Friday, January 17, 2014

Don't Call it a Comeback

I’m not really sure where to begin; it has been so long since I’ve written about running. Life has changed quite a bit since I last blogged. I could probably write a book about it, but I’ll try to keep this short. For a while I wasn’t sure if I’d ever return to running, but just like in an Ultra I was patient and determined. There were many ups and downs, but I made it through (with a lot of support from my family). 
My hip surgery in April went very well (thanks Dr. Ochiai!). The hip recovered well and rehab progressed quickly. However, my return to running took longer than I had anticipated. When I first tried limited running about 3 months after surgery, there was some weakness in the hip and I still had lingering adductor/groin pain. When it wouldn’t go away, I resorted to complete rest – no running, biking or anything aggravating.
During my rest, I decided to leave the federal government and took a job with BridgestoneAmericas (the tire company) in Nashville, TN. Good timing too, as this was right before the government shutdown. The new job has been great and we are adjusting to a slower/more “Southern” pace in middle Tennessee. We moved at the beginning of September and that is when I decided to start running again.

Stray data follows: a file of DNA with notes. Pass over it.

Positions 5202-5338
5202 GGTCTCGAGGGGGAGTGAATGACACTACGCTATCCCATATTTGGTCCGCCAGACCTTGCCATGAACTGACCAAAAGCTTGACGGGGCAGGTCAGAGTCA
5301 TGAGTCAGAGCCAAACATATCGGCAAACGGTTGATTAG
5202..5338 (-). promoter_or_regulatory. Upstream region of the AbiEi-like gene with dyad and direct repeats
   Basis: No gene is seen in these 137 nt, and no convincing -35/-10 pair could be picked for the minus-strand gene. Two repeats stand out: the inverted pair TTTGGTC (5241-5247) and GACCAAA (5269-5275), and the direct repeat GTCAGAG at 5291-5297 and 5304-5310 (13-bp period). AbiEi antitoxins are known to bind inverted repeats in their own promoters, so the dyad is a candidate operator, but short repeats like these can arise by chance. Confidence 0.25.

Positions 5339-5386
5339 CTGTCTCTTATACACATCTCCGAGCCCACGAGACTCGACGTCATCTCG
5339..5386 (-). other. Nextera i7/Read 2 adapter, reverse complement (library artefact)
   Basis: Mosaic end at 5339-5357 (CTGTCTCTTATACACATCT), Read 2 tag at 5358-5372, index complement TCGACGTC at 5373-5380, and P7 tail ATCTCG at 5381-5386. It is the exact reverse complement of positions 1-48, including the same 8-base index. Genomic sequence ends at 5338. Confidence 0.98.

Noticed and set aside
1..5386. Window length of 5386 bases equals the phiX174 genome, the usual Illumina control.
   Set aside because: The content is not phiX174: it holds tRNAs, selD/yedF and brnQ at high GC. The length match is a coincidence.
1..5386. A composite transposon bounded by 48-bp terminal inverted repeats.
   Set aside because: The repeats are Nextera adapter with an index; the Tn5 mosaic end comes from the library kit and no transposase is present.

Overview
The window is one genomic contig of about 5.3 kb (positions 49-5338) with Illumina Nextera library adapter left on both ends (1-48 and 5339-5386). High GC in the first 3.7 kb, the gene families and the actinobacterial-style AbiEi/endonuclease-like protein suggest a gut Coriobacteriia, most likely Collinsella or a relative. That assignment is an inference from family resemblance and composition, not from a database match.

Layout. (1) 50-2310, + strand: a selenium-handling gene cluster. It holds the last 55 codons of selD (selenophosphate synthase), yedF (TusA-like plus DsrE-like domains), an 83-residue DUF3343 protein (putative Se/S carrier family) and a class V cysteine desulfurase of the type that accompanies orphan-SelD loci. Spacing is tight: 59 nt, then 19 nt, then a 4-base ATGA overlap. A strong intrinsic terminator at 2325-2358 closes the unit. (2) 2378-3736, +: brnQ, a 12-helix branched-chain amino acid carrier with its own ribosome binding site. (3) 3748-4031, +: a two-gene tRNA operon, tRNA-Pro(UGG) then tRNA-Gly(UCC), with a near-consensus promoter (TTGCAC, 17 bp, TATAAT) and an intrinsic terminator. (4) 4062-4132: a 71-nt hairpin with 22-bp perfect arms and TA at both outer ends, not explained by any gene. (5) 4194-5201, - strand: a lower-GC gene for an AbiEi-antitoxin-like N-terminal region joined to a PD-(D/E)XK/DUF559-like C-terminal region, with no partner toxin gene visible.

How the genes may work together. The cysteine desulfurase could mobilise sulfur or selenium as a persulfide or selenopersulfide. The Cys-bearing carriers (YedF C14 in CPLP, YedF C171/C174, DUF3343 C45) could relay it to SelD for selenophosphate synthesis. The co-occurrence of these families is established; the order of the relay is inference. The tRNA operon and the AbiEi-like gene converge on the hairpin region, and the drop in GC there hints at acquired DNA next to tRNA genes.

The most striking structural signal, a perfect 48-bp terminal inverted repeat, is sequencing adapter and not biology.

At this point my fitness level was relatively horrible, but this was expected. I started running about 30 slow miles per week. I was very reluctant to do anything remotely fast, but was happy to be plodding along injury free. Shortly after we moved, I also got smacked by allergies (apparently the air in this area is known for triggering bad allergies). I ended up developing a nasty sinus infection on top of a cold that lasted a couple weeks. This kept my running even more limited, which in retrospect was probably a good thing. When I could breathe again, I started back at it again. As my running progressed, there was occasional tightness and weakness in my hip, but no pain.
By October I was running regularly, and jumped into a Halloween 10k – my first race in over a year. My time was terrible, but good enough to finish 3rd. After that I decided I would start to return to regular training. I slowly incorporated some speed and upped the miles. At times it was frustrating because I would want to train at the fitness level I used to be, not where I was at. But it allowed me to see my progression, and every week got a little better.  It was nice to focus on normal running problems like sore quads and fatigue rather than being injured.
It also helped that we moved into a neighborhood with a sub 2:20 marathoner, Scott Wietecha. He has shown me many of the local running routes. He is a high-mileage guy and doesn’t mind going on easy runs - around 7 min. pace. This weekend he’ll be in Houston shooting to run sub 2:15!
While the level of competition here isn’t as high as it is in the DC area, there is a really good running community – especially with the Hendersonville Running Company. I’ve met a lot of good people and have enjoyed the Monday night runs from the local pizza joint and the beer we drink afterwards:)